(Home Office, 2013)
In 2013 there were approximately 1.2 million women and 700,000 men who suffered from domestic abuse (Gay, 2013). However, based on the figured produced from the BCS for England and Wales it is estimated that 30.0% of women and 16.3% of men had experienced domestic abuse since the age of 16 which is equivalent to around 4.9 million female and 2.7 million male victims (Gay, 2013). These figures are based on a small percentage of reported cases however as it is estimated that only 21% of victims of partner abuse reported it to the police (Gay,2013). By analysing data that has been reported by the Crown Prosecution Service shows that from 2007 – 2014 the rates of prosecution and conviction rates within domestic violence have been increasing, with there being 63819 prosecutions and 43977 convictions, a total of 63.91% in total from 2007-08 and 78071 prosecutions and 58276 convictions, a total of 74.64% in 2013-14 (Crown Prosecution Service).
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 There are a few options that are available to those who are battling domestic violence such as Domestic violence protection orders (DVPO’s) which were brought into full effect in March 2014. However 85% of professionals that were involved in a government study admitted that the current laws do no offer suitable protection for people who may be victims of domestic violence, especially those suffering from coercive or controlling behaviours (Home Office, 2014). It is estimated by the Home Office that the cost of domestic homicide in the UK currently stands at over one million pounds, a figure around £1,097,330 for each death (Women’s Aid, 2Police tape and officer014).  It is important to note that domestic violence cuts across race, class, gender, culture and age. This means that it is possible for everyone to become a victim, including children. The NSPCC submitted a report in 2014 titled “How safe are our children?” in which it outlines some of the modern-day issues that children come across, this includes domestic violence with 1,796,244 children having been affected from 2013 – 2014 (Jütte et al, 2014).
It is clear to see that domestic violence affects a lot of people per year, this heinous crime causes a lot of pain to a lot of people and can tear families apart. A lot of charities have been set up to directly assist people in their escape and recovery, the main charity that the government will refer victims to is Women’s Aid. Women’s Aid are a national charity with offices in both Scotland and England that tackle domestic abuse; their website is full of helpful information and contact information for different groups of people as well as a survivors forum in which people can share their stories of abuse and survival in order to encourage others to seek help. However this website is mainly directed at women, charities have been set up to work with different groups of people such as men, children  as well for those in the LGBT communities.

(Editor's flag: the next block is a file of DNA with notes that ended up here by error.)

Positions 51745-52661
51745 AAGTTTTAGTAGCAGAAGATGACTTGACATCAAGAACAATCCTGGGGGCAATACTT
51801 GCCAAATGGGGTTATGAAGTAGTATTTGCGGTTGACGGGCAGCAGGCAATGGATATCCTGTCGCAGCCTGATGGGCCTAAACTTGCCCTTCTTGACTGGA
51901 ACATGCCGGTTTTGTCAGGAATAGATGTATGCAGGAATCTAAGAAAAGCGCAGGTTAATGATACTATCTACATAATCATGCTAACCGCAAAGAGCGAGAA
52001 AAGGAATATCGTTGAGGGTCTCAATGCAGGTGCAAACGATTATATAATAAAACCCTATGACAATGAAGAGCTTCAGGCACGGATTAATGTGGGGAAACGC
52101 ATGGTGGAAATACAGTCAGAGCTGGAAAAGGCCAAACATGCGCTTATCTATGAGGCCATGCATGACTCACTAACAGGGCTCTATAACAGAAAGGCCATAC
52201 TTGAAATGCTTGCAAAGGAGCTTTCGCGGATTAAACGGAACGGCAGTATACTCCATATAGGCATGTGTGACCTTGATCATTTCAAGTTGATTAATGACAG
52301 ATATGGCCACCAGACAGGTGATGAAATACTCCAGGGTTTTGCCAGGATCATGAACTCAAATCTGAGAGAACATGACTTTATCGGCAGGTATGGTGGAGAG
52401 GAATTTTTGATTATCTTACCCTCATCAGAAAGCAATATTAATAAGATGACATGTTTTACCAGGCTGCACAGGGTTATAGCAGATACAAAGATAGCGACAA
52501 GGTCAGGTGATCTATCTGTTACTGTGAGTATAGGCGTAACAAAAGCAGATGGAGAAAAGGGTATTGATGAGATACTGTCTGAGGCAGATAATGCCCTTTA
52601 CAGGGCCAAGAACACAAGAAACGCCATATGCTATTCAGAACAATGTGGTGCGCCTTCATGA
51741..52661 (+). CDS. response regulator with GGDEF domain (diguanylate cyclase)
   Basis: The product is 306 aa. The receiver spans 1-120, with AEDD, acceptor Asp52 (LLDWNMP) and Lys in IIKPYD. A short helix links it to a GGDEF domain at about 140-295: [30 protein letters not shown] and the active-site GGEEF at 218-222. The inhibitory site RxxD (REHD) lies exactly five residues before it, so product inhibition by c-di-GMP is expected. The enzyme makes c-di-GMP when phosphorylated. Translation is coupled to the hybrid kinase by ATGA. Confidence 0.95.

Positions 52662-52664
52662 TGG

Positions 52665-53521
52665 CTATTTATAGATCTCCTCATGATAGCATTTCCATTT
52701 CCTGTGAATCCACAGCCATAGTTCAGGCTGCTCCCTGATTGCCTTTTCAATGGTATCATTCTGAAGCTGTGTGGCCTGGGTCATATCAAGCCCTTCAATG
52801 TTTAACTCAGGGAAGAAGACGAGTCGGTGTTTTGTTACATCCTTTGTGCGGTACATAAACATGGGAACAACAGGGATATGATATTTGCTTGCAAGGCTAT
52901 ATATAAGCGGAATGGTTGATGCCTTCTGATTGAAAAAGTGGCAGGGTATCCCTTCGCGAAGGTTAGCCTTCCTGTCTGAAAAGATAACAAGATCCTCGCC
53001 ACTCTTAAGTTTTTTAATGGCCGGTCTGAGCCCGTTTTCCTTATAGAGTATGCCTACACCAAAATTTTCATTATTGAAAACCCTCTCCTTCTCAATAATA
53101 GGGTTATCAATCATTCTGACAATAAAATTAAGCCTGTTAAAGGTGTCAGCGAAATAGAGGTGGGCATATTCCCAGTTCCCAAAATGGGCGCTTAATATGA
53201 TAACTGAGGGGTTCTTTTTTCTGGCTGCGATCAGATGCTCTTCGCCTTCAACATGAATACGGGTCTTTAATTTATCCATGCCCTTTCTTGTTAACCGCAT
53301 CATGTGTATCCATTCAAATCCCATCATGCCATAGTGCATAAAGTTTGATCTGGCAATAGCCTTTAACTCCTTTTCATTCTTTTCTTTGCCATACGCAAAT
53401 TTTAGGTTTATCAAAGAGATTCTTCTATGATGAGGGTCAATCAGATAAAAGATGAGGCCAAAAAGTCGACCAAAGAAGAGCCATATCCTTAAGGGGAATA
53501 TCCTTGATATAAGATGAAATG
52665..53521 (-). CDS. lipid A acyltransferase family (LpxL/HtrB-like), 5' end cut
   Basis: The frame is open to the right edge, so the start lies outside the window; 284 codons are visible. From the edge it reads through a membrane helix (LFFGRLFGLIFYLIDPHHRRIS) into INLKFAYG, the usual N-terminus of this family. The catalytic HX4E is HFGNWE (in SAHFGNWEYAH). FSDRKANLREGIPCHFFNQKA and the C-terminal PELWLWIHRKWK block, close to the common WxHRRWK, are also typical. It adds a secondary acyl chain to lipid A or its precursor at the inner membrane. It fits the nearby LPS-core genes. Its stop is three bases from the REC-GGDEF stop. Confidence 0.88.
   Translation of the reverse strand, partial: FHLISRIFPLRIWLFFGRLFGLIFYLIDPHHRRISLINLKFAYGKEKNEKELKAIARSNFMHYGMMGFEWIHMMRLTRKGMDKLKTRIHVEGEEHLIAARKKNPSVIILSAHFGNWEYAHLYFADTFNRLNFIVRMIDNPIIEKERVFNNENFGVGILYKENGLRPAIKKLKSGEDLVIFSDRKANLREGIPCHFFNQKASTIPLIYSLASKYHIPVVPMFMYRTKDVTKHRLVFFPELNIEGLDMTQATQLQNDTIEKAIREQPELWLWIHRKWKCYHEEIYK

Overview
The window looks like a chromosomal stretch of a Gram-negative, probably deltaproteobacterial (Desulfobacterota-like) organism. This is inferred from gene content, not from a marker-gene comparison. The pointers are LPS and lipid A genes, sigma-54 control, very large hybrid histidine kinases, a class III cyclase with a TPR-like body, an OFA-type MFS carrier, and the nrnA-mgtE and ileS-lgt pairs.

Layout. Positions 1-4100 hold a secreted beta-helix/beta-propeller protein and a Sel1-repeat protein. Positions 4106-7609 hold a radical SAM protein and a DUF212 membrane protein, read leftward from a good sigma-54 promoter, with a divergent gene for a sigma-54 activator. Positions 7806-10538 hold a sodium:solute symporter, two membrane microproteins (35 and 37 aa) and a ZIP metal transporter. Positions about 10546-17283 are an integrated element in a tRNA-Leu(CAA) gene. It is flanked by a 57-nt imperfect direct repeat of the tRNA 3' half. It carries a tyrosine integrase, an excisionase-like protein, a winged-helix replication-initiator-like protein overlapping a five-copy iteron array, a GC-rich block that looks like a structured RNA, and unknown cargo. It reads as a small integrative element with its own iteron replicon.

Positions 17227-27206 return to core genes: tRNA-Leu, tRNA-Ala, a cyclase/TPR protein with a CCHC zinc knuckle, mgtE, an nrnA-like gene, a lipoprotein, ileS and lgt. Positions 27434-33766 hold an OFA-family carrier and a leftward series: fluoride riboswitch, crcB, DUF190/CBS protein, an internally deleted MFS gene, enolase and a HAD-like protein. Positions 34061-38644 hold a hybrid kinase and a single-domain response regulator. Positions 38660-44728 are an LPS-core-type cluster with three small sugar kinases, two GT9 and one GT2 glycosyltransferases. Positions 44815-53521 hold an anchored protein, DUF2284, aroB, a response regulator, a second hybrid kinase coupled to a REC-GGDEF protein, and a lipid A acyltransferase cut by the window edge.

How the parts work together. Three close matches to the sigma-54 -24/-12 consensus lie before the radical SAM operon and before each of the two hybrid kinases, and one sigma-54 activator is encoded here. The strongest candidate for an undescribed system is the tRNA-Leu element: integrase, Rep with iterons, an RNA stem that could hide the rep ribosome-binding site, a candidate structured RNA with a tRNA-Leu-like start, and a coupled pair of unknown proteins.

“I am not what happened to me, I am what I choose to become.” ― C.G. Jung


“I am not what happened to me, I am what I choose to become.”
― C.G. Jung

 Leaving an abusive relationship is just one barrier to victims of domestic abuse and this can be tough; not only does the victim have to come to terms with their victimisation they also have to find the courage to overcome the restraints that have been holding them back. This difficulty can be magnified by multiple reasons such as language barriers, fear, children, money or even mental health issues. Choosing to leave is the first step of the recovery programme but unfortunately this does not always ensure safety with domestic violence having the largest number of repeat victimisation as cited by Dodd et al (Women’s Aid, 2006). Once a victim has left the environment the first step will be finding help, this may be from a government service or from a refuge set up by specialist charities. However, mental health issues in survivors of domestic violence are common, the survivors handbook on Women’s Aid states that abused women are three times more likely to experience anxiety disorders than those who don’t experience abuse which can lead them on to other issues throughout their recovery (Womensaid.org.uk, n.d.). running manTo end this section it is important to state that abuse is never the victims fault and they have every right to receive help to aid in both their escape and in their recovery. Domestic violence is still prominent in 2015 which is problematic in itself and an important question to ask is: Is the state doing enough to support and put a stop to domestic violence to the best of its ability?
L.M